As a result, the song’s dreamy atmosphere feels like a shift away from pure human surreality into sheer virtual reality; the distorted vocal chops which mirror Aespa’s breathy voices on the chorus are a particularly clever allusion to their virtual avatars. Similarly, the narrative moments of spoken English at the end of “Lucid Dream”, as well as in the intro to “Savage” and scattered throughout “I’ll Make You Cry”, play nicely (though perhaps unintentionally) into their concept. They are just stilted and unnatural enough to sound like AI speech synthesis, or the cutscene lines of a videogame character, instead of a human monologue. 

This epitomises the crucial side effect of claiming to have virtual counterparts; despite SM presenting Aespa’s dichotomy as existing between their human selves and their “æs”, the concept bleeds into and colours the genuine dichotomy between the girls’ stage personas and their real-life personalities. What that means is that every little detail about Aespa’s performances feels like a manifestation of their concept – the fact that certain recorded lines sound strangely unnatural, and that they perform with next to no facial expressions, and even that they all seem to have strikingly similar vocal tones and doll-like facial features. 

Even just as a subconscious thought lurking in the back of your mind, the effect of this is that Aespa come across as strangely captivating, and when applied to the lyrics of “Lucid Dream” – which might otherwise be interpreted as a simple love song – the result is what feels like a spine-chilling story of an AI falling in love with a human from the depths of the digital world:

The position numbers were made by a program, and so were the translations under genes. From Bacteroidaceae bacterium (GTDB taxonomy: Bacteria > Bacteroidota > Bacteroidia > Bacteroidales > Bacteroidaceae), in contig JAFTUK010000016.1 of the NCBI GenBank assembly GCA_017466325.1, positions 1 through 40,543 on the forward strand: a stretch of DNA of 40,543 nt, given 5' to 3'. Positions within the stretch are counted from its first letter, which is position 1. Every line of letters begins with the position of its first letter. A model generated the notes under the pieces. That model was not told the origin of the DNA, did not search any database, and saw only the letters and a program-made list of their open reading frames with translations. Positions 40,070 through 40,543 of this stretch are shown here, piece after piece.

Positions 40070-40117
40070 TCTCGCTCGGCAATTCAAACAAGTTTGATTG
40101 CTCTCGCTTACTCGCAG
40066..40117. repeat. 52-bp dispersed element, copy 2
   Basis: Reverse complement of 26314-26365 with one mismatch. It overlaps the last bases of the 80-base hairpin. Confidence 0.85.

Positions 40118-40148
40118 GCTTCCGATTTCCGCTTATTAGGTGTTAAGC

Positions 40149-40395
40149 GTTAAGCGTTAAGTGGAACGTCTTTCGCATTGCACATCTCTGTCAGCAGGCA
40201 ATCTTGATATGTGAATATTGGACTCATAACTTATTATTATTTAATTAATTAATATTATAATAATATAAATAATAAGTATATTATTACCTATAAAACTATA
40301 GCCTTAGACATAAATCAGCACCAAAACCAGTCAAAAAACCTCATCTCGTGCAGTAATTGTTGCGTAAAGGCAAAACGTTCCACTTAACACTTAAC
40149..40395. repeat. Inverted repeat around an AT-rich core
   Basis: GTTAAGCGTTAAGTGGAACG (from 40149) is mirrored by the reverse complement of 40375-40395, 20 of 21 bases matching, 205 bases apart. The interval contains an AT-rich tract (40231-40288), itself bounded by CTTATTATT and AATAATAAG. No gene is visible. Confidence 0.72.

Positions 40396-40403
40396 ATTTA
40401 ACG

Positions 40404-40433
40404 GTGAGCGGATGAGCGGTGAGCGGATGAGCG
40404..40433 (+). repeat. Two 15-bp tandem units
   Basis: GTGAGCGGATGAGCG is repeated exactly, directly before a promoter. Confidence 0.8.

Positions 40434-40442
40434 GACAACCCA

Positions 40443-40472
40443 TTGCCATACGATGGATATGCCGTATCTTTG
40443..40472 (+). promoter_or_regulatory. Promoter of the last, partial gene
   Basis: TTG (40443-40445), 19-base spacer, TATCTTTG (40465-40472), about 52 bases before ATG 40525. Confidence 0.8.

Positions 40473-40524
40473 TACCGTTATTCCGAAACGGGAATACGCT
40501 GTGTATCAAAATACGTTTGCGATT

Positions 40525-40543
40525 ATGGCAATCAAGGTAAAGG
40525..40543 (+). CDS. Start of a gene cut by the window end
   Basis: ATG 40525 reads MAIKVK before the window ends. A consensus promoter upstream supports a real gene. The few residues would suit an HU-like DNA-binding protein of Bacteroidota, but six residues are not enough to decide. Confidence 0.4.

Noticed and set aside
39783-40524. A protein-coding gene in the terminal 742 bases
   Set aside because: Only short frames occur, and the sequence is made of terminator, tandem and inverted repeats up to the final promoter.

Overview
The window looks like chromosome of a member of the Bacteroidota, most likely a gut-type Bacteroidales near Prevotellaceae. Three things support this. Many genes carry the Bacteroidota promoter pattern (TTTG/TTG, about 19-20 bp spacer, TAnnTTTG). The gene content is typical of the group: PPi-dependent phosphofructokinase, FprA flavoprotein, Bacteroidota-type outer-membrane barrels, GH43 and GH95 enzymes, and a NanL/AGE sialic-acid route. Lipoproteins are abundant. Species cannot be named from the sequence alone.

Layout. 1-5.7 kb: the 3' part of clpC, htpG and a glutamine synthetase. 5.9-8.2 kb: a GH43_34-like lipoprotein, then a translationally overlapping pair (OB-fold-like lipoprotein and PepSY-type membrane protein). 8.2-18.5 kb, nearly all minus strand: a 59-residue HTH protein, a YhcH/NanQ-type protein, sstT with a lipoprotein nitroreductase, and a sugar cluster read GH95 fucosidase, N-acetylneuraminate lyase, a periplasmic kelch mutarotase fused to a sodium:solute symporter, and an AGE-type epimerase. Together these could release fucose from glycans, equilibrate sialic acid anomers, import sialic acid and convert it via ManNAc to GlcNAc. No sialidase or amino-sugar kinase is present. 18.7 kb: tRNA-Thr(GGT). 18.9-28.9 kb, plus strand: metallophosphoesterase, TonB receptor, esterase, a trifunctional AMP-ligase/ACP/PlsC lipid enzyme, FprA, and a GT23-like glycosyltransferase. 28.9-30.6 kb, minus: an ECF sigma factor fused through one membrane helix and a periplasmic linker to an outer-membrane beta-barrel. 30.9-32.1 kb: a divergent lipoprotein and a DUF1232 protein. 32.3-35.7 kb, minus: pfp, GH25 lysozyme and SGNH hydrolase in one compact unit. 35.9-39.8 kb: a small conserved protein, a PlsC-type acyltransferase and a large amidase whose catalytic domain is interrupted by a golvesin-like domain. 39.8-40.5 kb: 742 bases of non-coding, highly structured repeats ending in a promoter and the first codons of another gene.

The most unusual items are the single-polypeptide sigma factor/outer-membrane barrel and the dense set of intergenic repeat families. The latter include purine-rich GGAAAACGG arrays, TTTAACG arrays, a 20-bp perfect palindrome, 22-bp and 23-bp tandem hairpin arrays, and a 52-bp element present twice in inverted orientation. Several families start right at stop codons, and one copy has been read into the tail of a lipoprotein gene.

This dream that I can’t wake up from
Like a lost night in the dark
Wandering like I was possessed constantly by you
No, no, no, I can’t stop love
The place that led me by whispering deeper
I’ll follow you here forever
Even in the dark ‘til the end, it’s still you
No, no, no, I can’t stop love

“Aenergy”, “Savage”, and “Lucid Dream” thus form the strongest trio of songs from this EP. The remainder of the album is enjoyable, but shifts away from their core concept with lyrics and production that are less original, thus less interesting. Still, the overall listening and storytelling experience that Savage offers is one which is satisfyingly deep and immersive, with plenty of interesting expansion on Aespa’s sound. The fact that that expansion flows in parallel with the wider concept and lore that they have chosen to be governed by is a significant bonus; overall, Savage is an undoubtedly successful debut EP, both musically and conceptually.

It is worth noting that while “Next Level”’s popularity was somewhat unexpected, the group’s overall current momentum is not, and for SM it is likely that everything is going according to plan. The company’s voracious appetite for innovation and experience in creating hits meant that large-scale success for Aespa was simply a question of time and the only surprises here are that it took less than a year (considering SM’s last experimental group NCT took four years to achieve anything similar), and that it was with a song as unconventional as “Next Level”.

It is also especially appropriate that Aespa should be speeding towards the levels of popularity and influence that their Big Three rivals are enjoying, because Aespa’s style, music, and member composition are SM’s clear answer to YG Entertainment’s Black Pink and JYP Entertainment’s Itzy, as well as virtual League of Legends girl group K/DA. Their current sound and core concept respond to select elements from each, while also incorporating SM’s signature taste for sophisticated elegance, maximalist experimentation, and deep meaning.